DCSIMG

Counting down the days to Antarctic climb

Paul Devaney raises the Longford colours on top of North America's highest peak, Mount McKinley

Paul Devaney raises the Longford colours on top of North America's highest peak, Mount McKinley

While St Stephen’s Day will be a day of relaxation for most, one Longford man will be on his way to Antarctica to climb the continent’s highest peak.

Paul Devaney from Killoe is aiming to scale Vinson Massif, the sixth stage in his bid to climb the Seven Summits - the highest mountain on each continent. It’s a feat which has been accomplished by less than 300 people to date.

Speaking from his training base at the University of Limerick (UL), Paul told the Longford Leader how he decided to take on the challenge.

“I got hooked on climbing after a visit to Everest Base Camp in 2oo5,” he said. “I then read about the Seven Summits, and so a bunch of us who had graduated from UL decided to climb Kilimanjiro as a test. We all made it, so we decided to keep on going.”

Paul, who has climbed five of the mountains at this stage, admits the preparations for his next climb have been complicated.

“Antarctica is incredibly difficult to get to and the logistics involved are incredible,” he explained. “We have to charter a Russian military transport aircraft, which will leave us at the research station at Union Glacier, and from there a small plane will take us to the base camp. When we return to Union Glacier after the climb, it could be a few weks before there’s a flight back.”

Paul’s journey to Antactica occurs at a significant time. “Our trip will coincide of the 100th anniversary of Shackleton and Crean’s South Polar expedition,” he revealed.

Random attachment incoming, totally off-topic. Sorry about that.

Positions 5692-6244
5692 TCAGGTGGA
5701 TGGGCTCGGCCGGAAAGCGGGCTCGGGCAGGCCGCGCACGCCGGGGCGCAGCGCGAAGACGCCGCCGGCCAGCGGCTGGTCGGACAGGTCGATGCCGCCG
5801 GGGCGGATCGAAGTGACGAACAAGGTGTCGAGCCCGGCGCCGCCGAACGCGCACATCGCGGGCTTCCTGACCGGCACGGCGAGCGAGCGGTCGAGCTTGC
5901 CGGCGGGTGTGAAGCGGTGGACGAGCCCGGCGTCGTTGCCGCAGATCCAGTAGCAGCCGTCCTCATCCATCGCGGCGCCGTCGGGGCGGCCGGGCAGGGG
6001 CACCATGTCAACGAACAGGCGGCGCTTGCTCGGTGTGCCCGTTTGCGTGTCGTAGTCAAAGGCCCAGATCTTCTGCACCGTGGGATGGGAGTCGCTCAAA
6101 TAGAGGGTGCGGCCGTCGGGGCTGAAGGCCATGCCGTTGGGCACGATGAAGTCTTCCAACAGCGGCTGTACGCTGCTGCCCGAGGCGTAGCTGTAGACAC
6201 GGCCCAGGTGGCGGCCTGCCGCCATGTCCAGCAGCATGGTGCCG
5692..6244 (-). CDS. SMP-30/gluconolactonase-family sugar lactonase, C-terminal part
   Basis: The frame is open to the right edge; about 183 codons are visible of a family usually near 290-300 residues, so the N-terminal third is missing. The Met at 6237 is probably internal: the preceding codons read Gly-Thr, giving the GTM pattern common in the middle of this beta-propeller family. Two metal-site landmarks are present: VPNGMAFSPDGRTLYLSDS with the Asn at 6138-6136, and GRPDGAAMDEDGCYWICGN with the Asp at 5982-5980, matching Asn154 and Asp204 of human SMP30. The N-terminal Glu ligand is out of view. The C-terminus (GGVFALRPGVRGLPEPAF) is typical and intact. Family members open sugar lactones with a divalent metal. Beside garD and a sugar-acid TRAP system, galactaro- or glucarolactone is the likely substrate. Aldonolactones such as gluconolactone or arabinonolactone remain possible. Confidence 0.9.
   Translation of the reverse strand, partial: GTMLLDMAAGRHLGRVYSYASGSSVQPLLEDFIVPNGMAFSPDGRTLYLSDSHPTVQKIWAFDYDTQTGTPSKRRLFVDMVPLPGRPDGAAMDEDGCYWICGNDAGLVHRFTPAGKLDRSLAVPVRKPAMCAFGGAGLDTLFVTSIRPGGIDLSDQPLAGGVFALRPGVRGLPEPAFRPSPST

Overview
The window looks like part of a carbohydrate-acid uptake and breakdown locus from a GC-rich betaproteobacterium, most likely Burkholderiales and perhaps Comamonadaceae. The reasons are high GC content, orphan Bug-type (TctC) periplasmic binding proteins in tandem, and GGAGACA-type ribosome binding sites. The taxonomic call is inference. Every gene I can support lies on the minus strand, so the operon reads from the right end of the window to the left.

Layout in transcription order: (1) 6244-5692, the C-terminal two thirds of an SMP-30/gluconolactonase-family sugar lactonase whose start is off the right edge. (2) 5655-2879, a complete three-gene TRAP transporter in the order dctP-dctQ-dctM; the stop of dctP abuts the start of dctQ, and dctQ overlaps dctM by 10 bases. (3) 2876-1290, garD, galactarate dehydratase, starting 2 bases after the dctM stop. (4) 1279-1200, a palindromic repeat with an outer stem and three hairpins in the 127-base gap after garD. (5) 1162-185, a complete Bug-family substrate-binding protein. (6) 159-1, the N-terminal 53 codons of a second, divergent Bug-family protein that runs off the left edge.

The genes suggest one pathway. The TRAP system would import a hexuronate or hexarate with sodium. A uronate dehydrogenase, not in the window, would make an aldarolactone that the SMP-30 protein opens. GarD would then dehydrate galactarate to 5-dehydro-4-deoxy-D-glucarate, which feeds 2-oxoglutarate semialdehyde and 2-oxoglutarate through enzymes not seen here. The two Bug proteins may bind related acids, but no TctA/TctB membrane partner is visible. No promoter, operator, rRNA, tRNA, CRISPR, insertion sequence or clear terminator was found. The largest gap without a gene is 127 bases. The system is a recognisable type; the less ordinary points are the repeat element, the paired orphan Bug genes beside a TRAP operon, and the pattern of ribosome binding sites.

Since he started out on his Seven Summits quest in 2007, Paul has used the mission to raise money for charity.

“This time around we’re raising money for Liam’s Lodge, which is a charity aiming to build a respite centre in Tralee for kids with rare genetic disorders and their families,” he said. “It isn’t getting any government money, so it relies on public funding.”

When he returns home from Antarctica, Paul will have a short break before setting his sights on the ultimate mountain to climb: Everest. It’s a challenge he’s determined to complete during 2014.

“I’ve got eight weeks after returning from Antarctica before I start preparing for Everest,” he admitted.

But for now he’s focused on the task at hand:
“I’m pretty confident,” he concluded. “The endurance is there, the equipment is ready and the boots are worn in. If the wind is with us we’ll have no problem!”

 

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